Speaker 3:

But what's strange about all this is that everybody's complaining, complaining, complaining and working in PR or media or whatever we work in, all the journalists are still there. We're all still there. We're all still, despite. Yeah, some people and some things have dropped off. I've been passed to some information.

Speaker 1:

Sorry, there's a fly flying around my mic as well.

Speaker 3:

Oh, yeah, yeah. So, and obviously the next level to that is which my glamorous assistant has just passed me. I remember you discussing this paywalls extensively on your show. But what about X going behind a paywall, because everybody's kicking off about that aren't they?

Speaker 2:

Yeah, I think that if that happened let's say he comes up with the idea of everyone's going to pay $10 a month to be on Twitter you will then see a mass exodus.

Speaker 1:

But the trouble is where to that was going to be my question as an advertiser, as a social media user or a brand, where do you go?

Speaker 2:

Threads Right. So as an advertiser and as a brand, there is nowhere else to go. The same what would you call it? Structure landscape, as Twitter was and X now is or is trying to be. There is no alternative to that Mastered on I hear people talk about from a user point of view. Sure, there's an alternative Advertiser, forget it. It's not a single place, it's all these multiple. That's why it's a federated network, these multiple individual instances, as they are called, and the owners of those instances set the rules. None of them yet I've heard of certainly take advertising at all.

Speaker 2:

The alternatives that you hear about. Blue Sky, which is Jack Dorsey, one of the co-founders of Twitter originally, is one he's found or he's backing. That's just hit a million users, and so if numbers matter to you, then that's a drop in the bucket, because Twitter still, what is it? 200 million or 300 million daily active user, whatever it is, all beer, even compared to Facebook, which is 2 billion. So the number chases. Don't look at alternatives like that yet. So I'll come to the yet and a minute. But Blue Sky is an interesting one. It's still in beta, still behind a paywall, so you can't see the content yet, and they're doing that to manage the growth. Every time something happens on Twitter they get an influx of new people signing up. The one I'm most interested in, which I'm spending more time on than anyone else, is a very small little social network called Pebble, used to be called T2 when it started. That was a temporary name and it changed the name a couple of weeks back. They've just hit 15,000 users. That's also by invitation only. You can't just sign up, but that's visible. You can go there and see all the posts by people. I like it a lot because that could be what may well emerge from the wreckage of Twitter, which is small, bespoke networks that are not behind a walled garden, which is great for users, for people who are looking for civil conversation all the original reasons why people flopped to Twitter back in those early days in the 2006, 2007, and 2008,.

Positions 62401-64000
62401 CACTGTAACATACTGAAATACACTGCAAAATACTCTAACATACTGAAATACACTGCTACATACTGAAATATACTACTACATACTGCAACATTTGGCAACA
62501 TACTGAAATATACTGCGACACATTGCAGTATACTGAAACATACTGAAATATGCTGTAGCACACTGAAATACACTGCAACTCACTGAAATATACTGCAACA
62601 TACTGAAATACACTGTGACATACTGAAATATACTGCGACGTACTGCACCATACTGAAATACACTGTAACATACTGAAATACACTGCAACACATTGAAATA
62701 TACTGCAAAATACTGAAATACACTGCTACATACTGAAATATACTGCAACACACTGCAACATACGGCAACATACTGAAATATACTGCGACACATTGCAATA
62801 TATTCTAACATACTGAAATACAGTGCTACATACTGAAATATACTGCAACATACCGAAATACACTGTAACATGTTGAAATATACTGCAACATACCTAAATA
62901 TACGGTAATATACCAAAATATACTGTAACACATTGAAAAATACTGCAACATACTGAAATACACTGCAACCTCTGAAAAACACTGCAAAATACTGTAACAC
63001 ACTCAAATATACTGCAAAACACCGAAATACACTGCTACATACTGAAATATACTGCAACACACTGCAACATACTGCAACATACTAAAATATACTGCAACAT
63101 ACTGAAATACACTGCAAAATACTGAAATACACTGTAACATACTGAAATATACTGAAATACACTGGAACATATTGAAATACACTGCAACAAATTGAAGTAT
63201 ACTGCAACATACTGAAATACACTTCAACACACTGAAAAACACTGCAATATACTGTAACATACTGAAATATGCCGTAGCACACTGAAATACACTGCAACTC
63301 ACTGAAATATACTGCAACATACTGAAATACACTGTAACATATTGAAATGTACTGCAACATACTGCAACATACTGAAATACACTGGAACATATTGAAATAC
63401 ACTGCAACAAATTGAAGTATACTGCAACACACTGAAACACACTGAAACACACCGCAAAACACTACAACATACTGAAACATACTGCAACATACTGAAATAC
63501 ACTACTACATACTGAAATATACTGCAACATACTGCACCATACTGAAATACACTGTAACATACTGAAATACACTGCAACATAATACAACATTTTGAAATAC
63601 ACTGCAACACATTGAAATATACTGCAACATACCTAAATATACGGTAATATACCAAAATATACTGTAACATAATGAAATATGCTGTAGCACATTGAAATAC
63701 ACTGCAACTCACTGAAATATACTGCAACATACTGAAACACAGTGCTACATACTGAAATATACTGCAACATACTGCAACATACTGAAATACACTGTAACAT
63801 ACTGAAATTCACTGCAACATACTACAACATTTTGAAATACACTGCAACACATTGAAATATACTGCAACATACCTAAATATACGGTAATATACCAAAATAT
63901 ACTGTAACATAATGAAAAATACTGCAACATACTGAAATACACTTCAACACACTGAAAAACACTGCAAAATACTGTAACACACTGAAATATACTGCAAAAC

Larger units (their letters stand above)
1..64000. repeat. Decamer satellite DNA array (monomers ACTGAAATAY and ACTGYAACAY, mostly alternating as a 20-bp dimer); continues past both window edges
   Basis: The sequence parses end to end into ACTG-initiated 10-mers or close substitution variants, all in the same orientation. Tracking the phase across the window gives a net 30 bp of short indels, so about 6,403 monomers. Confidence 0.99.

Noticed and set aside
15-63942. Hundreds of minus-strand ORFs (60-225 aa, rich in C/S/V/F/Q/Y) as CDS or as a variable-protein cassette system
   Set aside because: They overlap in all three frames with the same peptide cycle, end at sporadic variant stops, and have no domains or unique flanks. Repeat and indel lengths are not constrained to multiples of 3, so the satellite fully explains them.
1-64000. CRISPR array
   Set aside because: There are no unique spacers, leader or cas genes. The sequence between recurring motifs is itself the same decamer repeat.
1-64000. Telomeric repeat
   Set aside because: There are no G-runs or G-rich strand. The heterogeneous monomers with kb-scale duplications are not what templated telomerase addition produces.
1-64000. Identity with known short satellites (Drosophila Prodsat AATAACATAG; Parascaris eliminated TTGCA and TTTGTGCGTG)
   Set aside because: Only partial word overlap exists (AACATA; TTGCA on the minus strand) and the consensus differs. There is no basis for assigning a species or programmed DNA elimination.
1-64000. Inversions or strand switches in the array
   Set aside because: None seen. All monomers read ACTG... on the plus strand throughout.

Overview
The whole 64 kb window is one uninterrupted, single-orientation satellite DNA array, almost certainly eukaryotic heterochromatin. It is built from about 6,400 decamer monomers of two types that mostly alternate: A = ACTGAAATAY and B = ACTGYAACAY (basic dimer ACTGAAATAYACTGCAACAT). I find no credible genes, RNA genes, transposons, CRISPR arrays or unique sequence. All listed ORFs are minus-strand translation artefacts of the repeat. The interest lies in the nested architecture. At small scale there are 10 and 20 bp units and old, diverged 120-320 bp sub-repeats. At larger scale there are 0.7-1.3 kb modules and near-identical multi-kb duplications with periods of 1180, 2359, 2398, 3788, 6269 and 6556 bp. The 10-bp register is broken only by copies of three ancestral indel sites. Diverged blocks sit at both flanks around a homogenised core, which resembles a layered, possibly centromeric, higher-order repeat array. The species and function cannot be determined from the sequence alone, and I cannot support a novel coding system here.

Speaker 2:

That has not got just a massive, curated, algorithmically driven, sanitized content actually hardly sanitized, vile content in many cases. There was a good article I read just this morning on Bloomberg opinion by gosh I forgot his name the guy who used to be the FT correspondent in tech correspondent in the US and he's now working at Bloomberg talking about. He's done with Twitter now as a journalist because of the vile content he's exposed to, no matter what he does. You cannot avoid it. He talked about the example he had of someone who was murdered, stabbed to death in New York. There were people videoing. Someone got hold of a video. They posted on Twitter. It was suddenly all over social networks and on Twitter. He couldn't avoid it. Every time he turned on his got logged into Twitter. There was the timeline. That was the algorithm that was presenting in this content. So I think that's the kind of thing that will switch off many people to make this then something to be concerned about. That thousands of millions of people are suddenly leaving.